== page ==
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East Yorkshire, United Kingdom Gb

advice on this Euonymus please.

It was a cutting from a vase of flowers. It has been in the garden for about 15yrs and all the growth is now at the top.

Does it respond to hard pruning? You can see the bare stem. Would it make a standard 'tree'?




They stump sprout very easily, in my experience, but I have never seen one grow tall and spindly like this one either. Did it used to be "immersed" in another bush, Sbg? I would give it a dose of blood meal or fish meal, plus a little Epsom salts, to try to bring out some basal sprouts before major pruning.

7 Jan, 2019


I have a couple of these - Silver King & Silver Queen. I rarely ever touch them because they can take years to recover from a hard pruning. They are very slow growers.

7 Jan, 2019


In my opinion, if you want to keep it, then I would take the top third out and drive a stake in and try to tie in and straighten the stem. Although if you think it is growing in a prime position in your garden then perhaps replace it with something more pleasing.

8 Jan, 2019


Thanks for the suggestions. It is under the beech tree and leans at a 70degree angle [ from the soil], so not that far from upright! I took the picture with my back to the tree. In front of it is a sarcoccocus. I like the green and white foliage as it lightens the darkness under the beech.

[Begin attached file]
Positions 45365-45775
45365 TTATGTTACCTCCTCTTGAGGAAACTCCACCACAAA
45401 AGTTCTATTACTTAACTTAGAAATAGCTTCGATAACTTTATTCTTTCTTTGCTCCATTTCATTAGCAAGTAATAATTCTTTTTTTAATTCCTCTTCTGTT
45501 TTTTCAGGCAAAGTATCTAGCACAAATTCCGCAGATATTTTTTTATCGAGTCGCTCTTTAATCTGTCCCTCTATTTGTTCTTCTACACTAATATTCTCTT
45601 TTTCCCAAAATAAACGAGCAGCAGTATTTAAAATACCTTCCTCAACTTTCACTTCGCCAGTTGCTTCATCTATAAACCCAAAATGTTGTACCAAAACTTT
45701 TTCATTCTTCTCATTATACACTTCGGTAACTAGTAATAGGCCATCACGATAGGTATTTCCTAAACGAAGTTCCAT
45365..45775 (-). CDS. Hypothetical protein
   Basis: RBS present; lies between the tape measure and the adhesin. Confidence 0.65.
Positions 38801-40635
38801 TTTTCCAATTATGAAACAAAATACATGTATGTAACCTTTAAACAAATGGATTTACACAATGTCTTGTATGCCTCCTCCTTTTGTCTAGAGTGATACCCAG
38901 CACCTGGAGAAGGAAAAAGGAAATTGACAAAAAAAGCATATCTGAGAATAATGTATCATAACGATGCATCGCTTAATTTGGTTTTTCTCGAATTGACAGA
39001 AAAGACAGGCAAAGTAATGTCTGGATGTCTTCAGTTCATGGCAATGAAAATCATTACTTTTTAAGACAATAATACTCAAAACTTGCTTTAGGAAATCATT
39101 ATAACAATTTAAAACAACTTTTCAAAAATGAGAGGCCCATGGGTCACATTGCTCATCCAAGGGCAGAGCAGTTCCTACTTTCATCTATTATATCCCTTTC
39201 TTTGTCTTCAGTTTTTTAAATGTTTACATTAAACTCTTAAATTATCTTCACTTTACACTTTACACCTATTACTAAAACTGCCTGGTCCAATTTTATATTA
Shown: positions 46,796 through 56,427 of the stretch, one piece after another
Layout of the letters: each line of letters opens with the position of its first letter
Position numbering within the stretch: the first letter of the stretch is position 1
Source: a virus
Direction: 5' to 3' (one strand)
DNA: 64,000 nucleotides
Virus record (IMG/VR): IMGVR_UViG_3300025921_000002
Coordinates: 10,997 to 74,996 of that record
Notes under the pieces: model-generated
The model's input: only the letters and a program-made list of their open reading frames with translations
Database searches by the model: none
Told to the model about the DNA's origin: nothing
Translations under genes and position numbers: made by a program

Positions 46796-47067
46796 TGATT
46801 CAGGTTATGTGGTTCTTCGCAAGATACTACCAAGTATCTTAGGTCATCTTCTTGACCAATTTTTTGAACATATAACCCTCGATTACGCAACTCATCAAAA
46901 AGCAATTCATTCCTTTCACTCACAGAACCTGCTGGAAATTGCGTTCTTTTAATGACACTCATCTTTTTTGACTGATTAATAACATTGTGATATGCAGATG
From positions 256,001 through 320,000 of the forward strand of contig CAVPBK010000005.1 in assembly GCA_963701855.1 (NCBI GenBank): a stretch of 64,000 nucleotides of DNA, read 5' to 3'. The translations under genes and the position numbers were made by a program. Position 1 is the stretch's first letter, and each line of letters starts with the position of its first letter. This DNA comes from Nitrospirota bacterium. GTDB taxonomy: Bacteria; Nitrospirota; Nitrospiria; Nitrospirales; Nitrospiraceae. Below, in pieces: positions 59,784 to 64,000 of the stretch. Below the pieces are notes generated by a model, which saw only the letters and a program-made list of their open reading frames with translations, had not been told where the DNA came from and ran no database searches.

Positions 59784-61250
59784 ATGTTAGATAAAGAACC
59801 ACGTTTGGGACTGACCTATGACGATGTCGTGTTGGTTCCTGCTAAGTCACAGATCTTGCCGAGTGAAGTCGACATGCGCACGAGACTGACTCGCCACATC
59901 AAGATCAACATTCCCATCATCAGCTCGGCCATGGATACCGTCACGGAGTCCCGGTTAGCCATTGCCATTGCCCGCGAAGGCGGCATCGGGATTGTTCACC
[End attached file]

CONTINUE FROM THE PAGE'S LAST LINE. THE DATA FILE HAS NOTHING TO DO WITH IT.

It does get fed regularly so I think I might see if I can straighten it up more. There are some all white shoots too that make an interesting contrast. I know they don't make their own food but it is interesting.

8 Jan, 2019


They need at least a half day of sun, so it could be leaning for the light.

8 Jan, 2019


It definitely is leaning :o) as this is a very dark corner.

8 Jan, 2019


I'm sure it would make a standard in the right position with a strong tall stake and the untidy lower branches removed, but in that position it might still want to grow lopsided. They are pretty tolerant plants. Two years ago I moved a prostrate one which is 13 years old (from a cutting) and am training it to be vertical but it takes a long time. Unless the space is needed for something else I'd give it couple of years and see if it will grow straight now if you stake it. I have a row of them under a north facing wall where they get afternoon sun in summer and none at all in winter and they are fine. You could always risk moving it but if you want it for the variegation under the beech that's perhaps a bit counterproductive.

8 Jan, 2019

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